STI Awareness and Testing is important for long-term health

Doctor and patient sitting side by side on an exam room table, smiling while looking at a clipboard.

Sexually transmitted infections (STIs), also called sexually transmitted diseased (STDs), are some of the most widespread infections in the United States. STIs affect both women and men and can affect any age group. STIs can link to an increased risk of certain cancers and infection with human immunodeficiency virus (HIV). Many people may not have symptoms of an STI but are still able to spread an infection.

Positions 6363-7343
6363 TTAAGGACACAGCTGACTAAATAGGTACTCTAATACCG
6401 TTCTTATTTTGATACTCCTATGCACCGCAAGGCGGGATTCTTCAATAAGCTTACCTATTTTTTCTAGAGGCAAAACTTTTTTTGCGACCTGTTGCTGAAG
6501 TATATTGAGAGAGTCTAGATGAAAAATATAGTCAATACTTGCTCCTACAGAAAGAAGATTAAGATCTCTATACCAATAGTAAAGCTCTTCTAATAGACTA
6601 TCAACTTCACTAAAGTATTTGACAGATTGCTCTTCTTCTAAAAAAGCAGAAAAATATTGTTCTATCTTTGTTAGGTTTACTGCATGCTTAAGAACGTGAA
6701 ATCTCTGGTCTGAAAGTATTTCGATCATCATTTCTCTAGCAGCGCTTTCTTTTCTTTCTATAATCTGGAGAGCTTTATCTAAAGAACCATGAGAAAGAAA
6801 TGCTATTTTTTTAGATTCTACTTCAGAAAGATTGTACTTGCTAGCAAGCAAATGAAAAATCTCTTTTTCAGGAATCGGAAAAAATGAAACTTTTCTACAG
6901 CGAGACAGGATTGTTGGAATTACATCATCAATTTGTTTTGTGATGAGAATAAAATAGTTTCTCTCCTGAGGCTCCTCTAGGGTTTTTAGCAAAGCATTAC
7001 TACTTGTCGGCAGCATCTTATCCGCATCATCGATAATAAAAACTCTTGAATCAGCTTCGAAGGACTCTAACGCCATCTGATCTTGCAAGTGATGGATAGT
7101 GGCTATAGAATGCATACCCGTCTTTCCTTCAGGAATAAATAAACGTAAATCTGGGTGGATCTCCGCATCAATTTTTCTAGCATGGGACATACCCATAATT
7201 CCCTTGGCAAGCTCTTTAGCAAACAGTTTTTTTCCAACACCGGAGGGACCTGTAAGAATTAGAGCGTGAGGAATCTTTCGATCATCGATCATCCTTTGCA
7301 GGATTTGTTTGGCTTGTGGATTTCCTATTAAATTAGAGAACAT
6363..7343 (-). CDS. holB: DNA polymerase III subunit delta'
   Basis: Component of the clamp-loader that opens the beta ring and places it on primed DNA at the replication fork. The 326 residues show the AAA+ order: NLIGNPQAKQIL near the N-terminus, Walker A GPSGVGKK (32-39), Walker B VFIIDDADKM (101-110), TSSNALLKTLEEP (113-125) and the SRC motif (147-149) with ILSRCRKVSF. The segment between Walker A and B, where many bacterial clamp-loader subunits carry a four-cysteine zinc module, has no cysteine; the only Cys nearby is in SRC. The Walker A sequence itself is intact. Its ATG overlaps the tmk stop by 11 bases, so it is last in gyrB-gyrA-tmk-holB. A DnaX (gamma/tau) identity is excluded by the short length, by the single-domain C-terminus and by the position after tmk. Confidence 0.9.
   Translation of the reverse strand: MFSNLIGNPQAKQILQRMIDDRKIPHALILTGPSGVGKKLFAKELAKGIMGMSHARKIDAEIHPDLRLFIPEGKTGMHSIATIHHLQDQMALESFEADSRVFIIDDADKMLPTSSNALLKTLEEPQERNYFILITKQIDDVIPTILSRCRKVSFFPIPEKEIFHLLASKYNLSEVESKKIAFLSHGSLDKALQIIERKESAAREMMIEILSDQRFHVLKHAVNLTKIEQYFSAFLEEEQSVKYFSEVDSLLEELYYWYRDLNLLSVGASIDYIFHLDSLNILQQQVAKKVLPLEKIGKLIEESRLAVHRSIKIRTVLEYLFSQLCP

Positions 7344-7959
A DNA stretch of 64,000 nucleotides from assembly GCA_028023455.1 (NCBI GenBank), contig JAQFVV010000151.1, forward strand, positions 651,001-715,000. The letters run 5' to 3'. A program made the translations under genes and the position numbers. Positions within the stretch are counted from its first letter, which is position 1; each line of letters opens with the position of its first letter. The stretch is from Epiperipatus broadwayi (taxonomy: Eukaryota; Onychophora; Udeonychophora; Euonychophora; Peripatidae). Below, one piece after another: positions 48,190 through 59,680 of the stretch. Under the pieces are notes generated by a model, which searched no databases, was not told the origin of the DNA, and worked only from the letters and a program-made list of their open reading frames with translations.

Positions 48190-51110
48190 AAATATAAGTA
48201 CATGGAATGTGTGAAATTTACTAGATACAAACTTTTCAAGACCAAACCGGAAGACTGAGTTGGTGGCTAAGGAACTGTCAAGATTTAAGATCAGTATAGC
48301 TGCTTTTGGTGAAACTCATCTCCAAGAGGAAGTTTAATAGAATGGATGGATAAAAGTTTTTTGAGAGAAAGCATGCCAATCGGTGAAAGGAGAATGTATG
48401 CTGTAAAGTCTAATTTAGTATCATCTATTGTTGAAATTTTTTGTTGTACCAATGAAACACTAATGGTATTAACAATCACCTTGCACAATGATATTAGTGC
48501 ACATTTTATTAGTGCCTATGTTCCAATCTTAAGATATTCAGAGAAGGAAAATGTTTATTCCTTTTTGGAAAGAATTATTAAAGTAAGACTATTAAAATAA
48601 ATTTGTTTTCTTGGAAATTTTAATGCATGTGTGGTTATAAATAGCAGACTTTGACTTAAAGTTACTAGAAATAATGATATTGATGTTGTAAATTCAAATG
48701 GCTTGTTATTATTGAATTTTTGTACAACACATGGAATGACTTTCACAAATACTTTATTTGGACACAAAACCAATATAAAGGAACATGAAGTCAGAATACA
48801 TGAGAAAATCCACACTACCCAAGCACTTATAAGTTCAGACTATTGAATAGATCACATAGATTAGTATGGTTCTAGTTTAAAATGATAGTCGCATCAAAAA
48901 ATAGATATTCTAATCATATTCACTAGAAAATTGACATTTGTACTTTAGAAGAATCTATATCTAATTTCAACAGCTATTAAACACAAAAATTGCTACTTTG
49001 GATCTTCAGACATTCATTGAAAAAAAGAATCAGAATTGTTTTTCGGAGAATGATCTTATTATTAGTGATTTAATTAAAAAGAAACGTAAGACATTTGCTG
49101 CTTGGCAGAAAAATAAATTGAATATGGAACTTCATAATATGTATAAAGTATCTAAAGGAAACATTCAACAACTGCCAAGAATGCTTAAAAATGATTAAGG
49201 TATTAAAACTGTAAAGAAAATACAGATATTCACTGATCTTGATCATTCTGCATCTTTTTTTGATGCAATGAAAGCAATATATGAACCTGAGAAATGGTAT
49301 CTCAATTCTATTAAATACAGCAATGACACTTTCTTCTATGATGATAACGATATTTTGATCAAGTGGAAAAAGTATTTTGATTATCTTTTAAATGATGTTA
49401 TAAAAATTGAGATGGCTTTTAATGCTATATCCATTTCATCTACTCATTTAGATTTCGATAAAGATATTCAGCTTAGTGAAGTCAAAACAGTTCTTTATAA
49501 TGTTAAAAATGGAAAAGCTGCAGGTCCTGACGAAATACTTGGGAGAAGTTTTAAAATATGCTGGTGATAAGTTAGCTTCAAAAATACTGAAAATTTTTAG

How to reduce your risk of getting a STI:

The following steps can reduce your risk of getting an STI:

  • Being in a long-term mutually monogamous relationship with a partner who has been tested for STIs
  • Limiting the number of sexual partners
  • Using latex condoms correctly and every time you have sex
  • Getting tested for HIV
  • Not sharing needles
  • Getting recommended vaccinations such as Hepatitis B, Hepatitis C and HPV

Where to go for STI Screening and Treatment:

If you know that you have been exposed to an STI or have symptoms of an STI, contact your health care provider to get tested.